Writing Stories Set in the Northwest

While writing a post about the handful of items which will get me to put a book down and never pick it up again, usually in combination with each other, I stumbled across an area that really bothers me: setting gone wrong.

I understand we can't always know a place perfectly. Businesses change. Roads sometimes even change. A culture may shift. However, we have Google maps, guidebooks (from the library), and other ways we can check our settings.

With my own feelings about settings, I struggle to write real world settings for fear of getting them wrong. 

There are ways to handle setting details creatively: A writer can create a fictional town in a known place. A writer can focus on details important only to character development and chop the rest. And, a writer can research.

The following is a list of things I "know" about living in Washington State since I've lived here my entire life (from the 70s to now). I may not "know" it the same way someone who is new here does, but these are tidbits of information which might help any writers who want to set their story here.

1. Everyone owns an umbrella, but usually keeps it in their car for "emergencies" or standing outside at their kid's sporting events. Otherwise, using an umbrella to go from your car into a store is considered a sign that you moved here from California or you are going to a job interview. (Plus, wind gusts happen randomly so many of us own broken umbrellas and don't replace them often.)

2. Rain coats are also owned by everyone, but also stored in closets, and often forgotten. A little drizzle doesn't hurt anyone, right? Northwesterners rarely wear beautiful trench coats, but can be seen wearing hoodies soaked in the rain, garbage bags thrown hastily over clothing at sporting events when the rain is "worse than expected" or wearing outdoor hiking rain gear (REI, Eddie Bauer, and Northface, which can also be found at the second hand stores, because they really are that commonly worn). I've seen people experiencing  homelessness wearing REI castoffs and middle-income parents wearing garbage bags at sporting events. These are the only two options for fully keeping out rain when it rains all day or gushes. The "pretty" rain coats get soaked and don't wear well in those conditions. But note, a hint of rain is not enough for anyone to wear/bring an umbrella or rain coat anywhere. The weather must promise an 80% chance of showers for several hours, otherwise, we shrug and get wet. 

3. If a writer is writing about events in Eastern Washington or Spokane, it is good to know the area east of the mountains is both more culturally conservative and less rainy. You can get a 110 degree summer day on the east side, while "coasties" like me complain about 80 degree heat waves. The distance between the west border of Washington on the coast and the east border of Washington is about a six hour drive (wait, I didn't mention actual mileage, yes, I know, it's a Northwest thing). BTW, six hours of distance (I kid you not, we measure it this way) does not include traffic conditions. (I had to look up how far in miles it is, and it's 370 miles, so maybe 7 hours if you are not likely to speed like most of Washington drivers.)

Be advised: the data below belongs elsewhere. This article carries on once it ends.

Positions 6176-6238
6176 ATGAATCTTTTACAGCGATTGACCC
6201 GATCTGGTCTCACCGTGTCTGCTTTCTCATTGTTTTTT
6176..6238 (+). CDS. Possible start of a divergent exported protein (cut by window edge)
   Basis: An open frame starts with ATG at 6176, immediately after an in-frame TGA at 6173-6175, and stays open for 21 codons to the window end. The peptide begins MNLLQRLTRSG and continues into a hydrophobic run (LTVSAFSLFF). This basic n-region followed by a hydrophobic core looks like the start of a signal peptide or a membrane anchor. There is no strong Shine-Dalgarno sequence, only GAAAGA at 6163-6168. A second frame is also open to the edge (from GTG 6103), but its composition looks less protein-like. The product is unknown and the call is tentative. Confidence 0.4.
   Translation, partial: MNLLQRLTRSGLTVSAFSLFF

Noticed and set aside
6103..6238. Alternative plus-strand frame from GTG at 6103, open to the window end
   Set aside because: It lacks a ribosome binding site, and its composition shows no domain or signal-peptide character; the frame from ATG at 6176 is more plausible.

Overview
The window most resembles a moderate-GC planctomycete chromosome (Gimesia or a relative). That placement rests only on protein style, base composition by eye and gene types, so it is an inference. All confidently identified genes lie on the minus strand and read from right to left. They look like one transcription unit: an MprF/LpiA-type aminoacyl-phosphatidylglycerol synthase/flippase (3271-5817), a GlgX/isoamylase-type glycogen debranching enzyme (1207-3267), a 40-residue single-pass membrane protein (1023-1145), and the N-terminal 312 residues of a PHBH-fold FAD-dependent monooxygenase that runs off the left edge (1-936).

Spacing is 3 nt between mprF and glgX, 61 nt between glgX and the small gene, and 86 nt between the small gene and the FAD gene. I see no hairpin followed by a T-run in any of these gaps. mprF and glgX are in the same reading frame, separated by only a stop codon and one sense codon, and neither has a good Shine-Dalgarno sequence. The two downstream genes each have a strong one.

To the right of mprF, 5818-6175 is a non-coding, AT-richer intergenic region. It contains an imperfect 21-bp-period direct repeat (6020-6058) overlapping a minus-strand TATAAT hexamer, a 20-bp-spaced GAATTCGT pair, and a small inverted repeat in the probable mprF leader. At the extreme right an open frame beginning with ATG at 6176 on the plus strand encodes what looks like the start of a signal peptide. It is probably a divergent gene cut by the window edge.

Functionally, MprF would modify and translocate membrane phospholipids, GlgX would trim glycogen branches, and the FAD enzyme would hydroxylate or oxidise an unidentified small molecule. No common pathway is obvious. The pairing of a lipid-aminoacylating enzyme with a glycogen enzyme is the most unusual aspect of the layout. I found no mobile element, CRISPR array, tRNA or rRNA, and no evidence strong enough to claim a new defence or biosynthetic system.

4. There are many other states with higher precipitation levels. What bothers most people who live in Washington State, on the West side, is the gray cloud cover. This can be called "marine air," but it doesn't have to be smoggy or fire season for it to be a consistent dark gray from horizon line to horizon line for days on end. It is not abnormal to have four months in the winter where we can't see the sun because of rain clouds that just hover around, drizzling. Moss, mold, and fungi are a part of regular life. Dampness is normal. It rains in the summer, too. Sun breaks are like bits of glory, and sunny days include some white bits of clouds (they're small, no big deal, it's not going to actually rain, and look, we can see the sky). 

5. Washington State Residents and Live Events:
Seattleites are only quiet and polite until events are in play, then we are way too loud. We do try to keep it down in the theaters (live movies), but with a new movie release, cheering and groans can be heard in the hallway outside each individual theater. If you watch a movie at a friend's house, be aware the rules of "quiet in front" do not apply at home. In the midst of a home movie night, you may hear friends/family members shouting things like: "What? He wouldn't walk away from that! Where did the extra set of henchmen come from? Awkward!" or even, "Did you see the way they used the lighting in that scene?"